Alginate oligosaccharides (AOS) are produced by depolymerizing alginate, an acidic polysaccharide that is extracted from marine brown algae, using methods such as acid hydrolysis, oxidation, and enzymatic degradation. AOS is composed of 1,4-linked β-D-mannuronic acid (M) and α-L-guluronic acid (G) residues.14 It is attractive for biomedical applications because it is non-immunogenic and nontoxic, and has several pharmacological benefits including anti-inflammatory, anti-apoptotic, anti-proliferative, and antioxidant effects.15–19 A recent study demonstrated that the protective effect of AOS on neurodegenerative diseases such as Alzheimer’s disease is due to its inhibition of oxidative stress and ER stress-mediated apoptosis.17 Our previous study also observed the protective effect of AOS, acquired by an enzymatic degradation method, on acute doxorubicin cardiotoxicity.20 Nevertheless, the ability of AOS to protect against myocardial I/R injury is not yet clear. In this study, we sought to examine the effects of AOS, produced by an enzymatic degradation method, on myocardial I/R injury in vivo and to explore the potential mechanism of protection, specifically the effect of AOS on nitrative/oxidative stress and ER stress-mediated apoptosis.
Materials and methods
Preparation of AOS
AOS, a gift from Qingdao BZ Oligo Biotech Co. Ltd. (Qingdao, People’s Republic of China), was produced from alginate by enzymatic degradation as previously described,21 and the detailed information was exhibited in our previous study.20 The relative molecular weight of AOS is ~1.2 kDa. The chemical structure of AOS acquired through enzymatic degradation is shown in Figure 1.
Figure 1 Schematic representation of the molecular structure of AOS prepared by enzymatic degradation.
Animals and drug administration
Eight-week-old male C57BL/6 mice (22–25 g) were purchased from the SLAC Laboratory Animal Company (Shanghai, People’s Republic of China). The mice were kept in cages under specific pathogen-free conditions at 24°C±2°C, with humidity of 40%±5%, a 12/12-hour dark/light cycle, and free access to food and water. Mice were allowed to adapt for 1 week before experiments began. All experiments were carried out in strict accordance with the approved guidelines of the China Council on Animal Management. The protocols were approved by the Animal Ethics Committee of Qingdao University. The mice were randomly assigned to the following groups: the sham group (SHAM), the vehicle group (I/R), the AOS (200 mg/kg/d, 7 days) + I/R group (A1+I/R), and the AOS (400 mg/kg/d, 7 days)+I/R group (A2+I/R). The doses used in the experiment were based on our previous study.20 Mice were pretreated with AOS dissolved in normal saline at a concentration of 2.0% w/v or with an equal volume of normal saline by gavage for 1 week. The final administration was given 1 hour before ischemia.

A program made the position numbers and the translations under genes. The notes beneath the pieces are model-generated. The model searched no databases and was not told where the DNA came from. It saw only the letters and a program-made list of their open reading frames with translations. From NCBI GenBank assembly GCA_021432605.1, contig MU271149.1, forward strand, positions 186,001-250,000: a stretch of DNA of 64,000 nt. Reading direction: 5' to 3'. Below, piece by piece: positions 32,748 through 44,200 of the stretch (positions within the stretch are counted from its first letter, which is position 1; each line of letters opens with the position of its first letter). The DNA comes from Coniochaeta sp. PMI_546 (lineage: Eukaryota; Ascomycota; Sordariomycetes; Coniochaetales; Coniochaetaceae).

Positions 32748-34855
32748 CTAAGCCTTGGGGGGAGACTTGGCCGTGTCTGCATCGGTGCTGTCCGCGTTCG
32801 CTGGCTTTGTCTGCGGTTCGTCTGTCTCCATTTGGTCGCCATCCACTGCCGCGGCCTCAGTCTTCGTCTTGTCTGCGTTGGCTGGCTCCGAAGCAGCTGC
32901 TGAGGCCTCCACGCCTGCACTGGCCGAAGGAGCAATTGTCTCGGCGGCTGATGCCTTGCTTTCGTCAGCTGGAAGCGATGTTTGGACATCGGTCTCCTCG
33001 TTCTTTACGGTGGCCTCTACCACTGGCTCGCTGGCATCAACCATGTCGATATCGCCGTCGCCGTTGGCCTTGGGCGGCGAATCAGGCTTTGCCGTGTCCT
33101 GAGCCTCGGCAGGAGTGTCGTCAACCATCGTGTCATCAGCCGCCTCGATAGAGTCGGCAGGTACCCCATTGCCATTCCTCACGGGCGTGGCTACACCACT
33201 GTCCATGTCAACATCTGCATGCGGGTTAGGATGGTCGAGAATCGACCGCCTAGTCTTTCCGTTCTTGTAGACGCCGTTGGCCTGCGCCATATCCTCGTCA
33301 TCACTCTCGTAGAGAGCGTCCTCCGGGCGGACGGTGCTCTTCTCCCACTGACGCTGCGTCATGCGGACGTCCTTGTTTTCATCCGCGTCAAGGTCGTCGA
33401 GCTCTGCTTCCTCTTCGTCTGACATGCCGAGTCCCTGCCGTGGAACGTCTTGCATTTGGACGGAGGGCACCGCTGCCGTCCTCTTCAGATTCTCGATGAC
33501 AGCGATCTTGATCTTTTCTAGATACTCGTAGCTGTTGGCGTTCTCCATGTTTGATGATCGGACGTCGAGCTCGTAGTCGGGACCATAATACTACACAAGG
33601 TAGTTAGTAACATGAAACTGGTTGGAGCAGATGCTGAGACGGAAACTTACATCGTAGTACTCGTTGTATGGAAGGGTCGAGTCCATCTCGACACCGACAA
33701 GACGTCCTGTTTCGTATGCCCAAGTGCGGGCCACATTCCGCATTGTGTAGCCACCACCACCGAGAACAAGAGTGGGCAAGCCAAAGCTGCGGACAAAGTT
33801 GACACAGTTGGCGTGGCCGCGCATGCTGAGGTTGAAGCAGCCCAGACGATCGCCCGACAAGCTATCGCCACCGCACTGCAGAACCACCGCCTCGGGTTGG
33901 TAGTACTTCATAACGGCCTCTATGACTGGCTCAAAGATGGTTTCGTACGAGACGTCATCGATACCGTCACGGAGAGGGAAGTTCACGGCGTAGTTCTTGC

After administration of the last dose of AOS or normal saline, the myocardial I/R procedure was performed similarly to a previous study.22 Briefly, after initiating anesthesia with 2% isoflurane inhalation without intubation, a small oblique skin incision was made over the left chest, followed by separation of the pectoralis major from the pectoralis minor to clearly expose the fourth intercostal space, through which a small hole was made with a mosquito clamp. The heart was quickly exposed through the hole with the clamp slightly open. The left coronary artery (LCA) was ligated with a 6/0 silk suture slipknot, ~3–4 mm from its proximal origin, and the heart was gently backed to the thoracic cavity with one end of the silk suture outside of the chest. Successful myocardial ischemia appeared visually as a pale region on the anterior wall of the heart and was confirmed by electrocardiography, which presented the classic ischemic hallmark of ST segment elevation. Sham-operated animals were subjected to the same surgical procedure except that the ligation remained untied. After 40 minutes of ischemia, the ligation was opened in vitro by pulling the end of the silk suture, and the heart was reperfused for 3 or 24 hours. A total of 140 mice were used in these experiments. Eight mice died during the myocardial I/R injury procedure. Thirty-six mice were used to assess the myocardial infarct size (IS). Twenty-four mice were used to evaluate the cardiac function and measure the cardiac troponin-I concentration. Twenty-four mice were used for immunohistochemistry and myocardial apoptosis analysis. Twenty-four mice were used for measurement of ROS generation in the ischemic myocardium, and another 24 mice were used for evaluation of protein expression.